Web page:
Leave Your Paper Guestbook in the Stone Ages with Signing Stones

Not all wedding traditions are set in stone, but your guest book can be. Instead of using a traditional bound paper book for your guests to leave you a message in, consider having them each sign a stone. Guest signing stones are a unique and interesting way to capture your guests' names and good wishes for your marriage, and your guests will love this fun guest book alternative. 

Why? You may be hesitant to let go of the idea that you have to have a guestbook at your wedding, because that’s “what has always been done.” Here are a few reasons to reconsider:
  • A book will eventually be placed on a bookshelf, or maybe even in a box, and won’t be looked at except for perhaps on your anniversary.
  • The stones can be displayed in a vase or bowl or in a garden or terrarium, where they can be enjoyed by everyone.
  • No tradition is forever. If you want to change something, change it. This is your wedding and you can have whatever sort of guest book you’d like!

How? These signing stones are super simple. All you need to do is set up a table near the door to the reception hall. Scatter the stones on the table with a couple markers (a fine point permanent marker writes well on stones) and a note telling your guests what to do. Then relax and let your loved ones write a special message to you and your spouse!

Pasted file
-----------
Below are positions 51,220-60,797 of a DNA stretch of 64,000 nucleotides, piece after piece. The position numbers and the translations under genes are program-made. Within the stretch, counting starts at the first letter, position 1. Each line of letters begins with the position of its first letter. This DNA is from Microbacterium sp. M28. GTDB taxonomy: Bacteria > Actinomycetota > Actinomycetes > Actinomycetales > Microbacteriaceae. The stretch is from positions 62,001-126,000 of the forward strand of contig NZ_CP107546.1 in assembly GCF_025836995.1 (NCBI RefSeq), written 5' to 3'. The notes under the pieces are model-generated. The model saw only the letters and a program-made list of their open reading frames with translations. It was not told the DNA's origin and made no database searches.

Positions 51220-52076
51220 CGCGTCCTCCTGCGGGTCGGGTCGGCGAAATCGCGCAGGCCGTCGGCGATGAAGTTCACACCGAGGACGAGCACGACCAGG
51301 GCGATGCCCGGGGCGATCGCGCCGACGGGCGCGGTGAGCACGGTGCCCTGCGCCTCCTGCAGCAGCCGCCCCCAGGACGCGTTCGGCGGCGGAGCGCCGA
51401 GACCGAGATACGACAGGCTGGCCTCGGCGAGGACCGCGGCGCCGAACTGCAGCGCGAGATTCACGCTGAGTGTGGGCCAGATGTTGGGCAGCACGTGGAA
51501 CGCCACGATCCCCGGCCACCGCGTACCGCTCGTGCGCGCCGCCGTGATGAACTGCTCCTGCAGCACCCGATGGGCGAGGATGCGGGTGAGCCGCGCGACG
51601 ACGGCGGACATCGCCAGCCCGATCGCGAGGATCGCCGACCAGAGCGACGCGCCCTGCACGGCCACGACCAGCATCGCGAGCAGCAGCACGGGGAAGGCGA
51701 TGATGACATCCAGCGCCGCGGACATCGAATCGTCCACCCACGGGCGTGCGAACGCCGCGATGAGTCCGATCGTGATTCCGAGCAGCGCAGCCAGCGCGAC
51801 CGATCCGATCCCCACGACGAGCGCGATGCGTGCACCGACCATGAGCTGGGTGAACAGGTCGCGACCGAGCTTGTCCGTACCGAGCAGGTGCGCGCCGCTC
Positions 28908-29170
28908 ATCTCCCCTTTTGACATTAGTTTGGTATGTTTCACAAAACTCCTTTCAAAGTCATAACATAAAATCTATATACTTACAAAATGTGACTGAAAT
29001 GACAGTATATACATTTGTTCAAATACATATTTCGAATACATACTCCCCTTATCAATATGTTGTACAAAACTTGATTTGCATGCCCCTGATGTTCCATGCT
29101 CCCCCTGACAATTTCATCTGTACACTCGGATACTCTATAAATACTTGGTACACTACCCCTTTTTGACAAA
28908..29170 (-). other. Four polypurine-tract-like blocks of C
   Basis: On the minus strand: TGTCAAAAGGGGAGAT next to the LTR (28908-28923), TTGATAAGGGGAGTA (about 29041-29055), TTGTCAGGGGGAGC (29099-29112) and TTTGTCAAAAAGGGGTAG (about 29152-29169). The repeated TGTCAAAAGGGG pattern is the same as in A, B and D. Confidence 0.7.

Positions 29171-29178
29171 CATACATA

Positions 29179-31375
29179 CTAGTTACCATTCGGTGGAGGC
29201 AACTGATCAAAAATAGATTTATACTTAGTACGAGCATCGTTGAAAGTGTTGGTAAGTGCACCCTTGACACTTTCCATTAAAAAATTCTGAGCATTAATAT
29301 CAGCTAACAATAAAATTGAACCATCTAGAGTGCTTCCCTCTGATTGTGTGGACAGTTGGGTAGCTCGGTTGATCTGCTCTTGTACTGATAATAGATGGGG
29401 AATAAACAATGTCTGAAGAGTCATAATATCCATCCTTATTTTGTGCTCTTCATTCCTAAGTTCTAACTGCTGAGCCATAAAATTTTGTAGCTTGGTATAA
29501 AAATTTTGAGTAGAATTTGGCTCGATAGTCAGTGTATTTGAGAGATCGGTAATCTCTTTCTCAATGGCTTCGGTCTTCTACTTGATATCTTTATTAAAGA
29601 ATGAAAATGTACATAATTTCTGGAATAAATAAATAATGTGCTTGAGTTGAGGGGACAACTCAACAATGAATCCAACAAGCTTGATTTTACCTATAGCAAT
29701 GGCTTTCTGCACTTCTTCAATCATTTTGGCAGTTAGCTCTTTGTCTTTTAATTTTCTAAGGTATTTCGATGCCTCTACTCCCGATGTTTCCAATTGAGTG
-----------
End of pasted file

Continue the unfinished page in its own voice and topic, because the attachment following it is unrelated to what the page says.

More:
Another great way to incorporate this natural accent in your wedding is to write your guests’ names on stones and use them as placeholders at the tables. Provide one or two markers at each table. Your guests will be able to write their note to the bride and groom while they are enjoying the reception. This will also give them all night to think about what they want to write.

Tell us in the comments below what you think about a stone guest book!

 is an undergraduate at Ohio Northern University with a double major in professional writing and creative writing and a minor in psychology. Liz writes for My Wedding Reception Ideas as well as creates multi-modal writing projects for Re:Media, an Ohio Northern University online publication.

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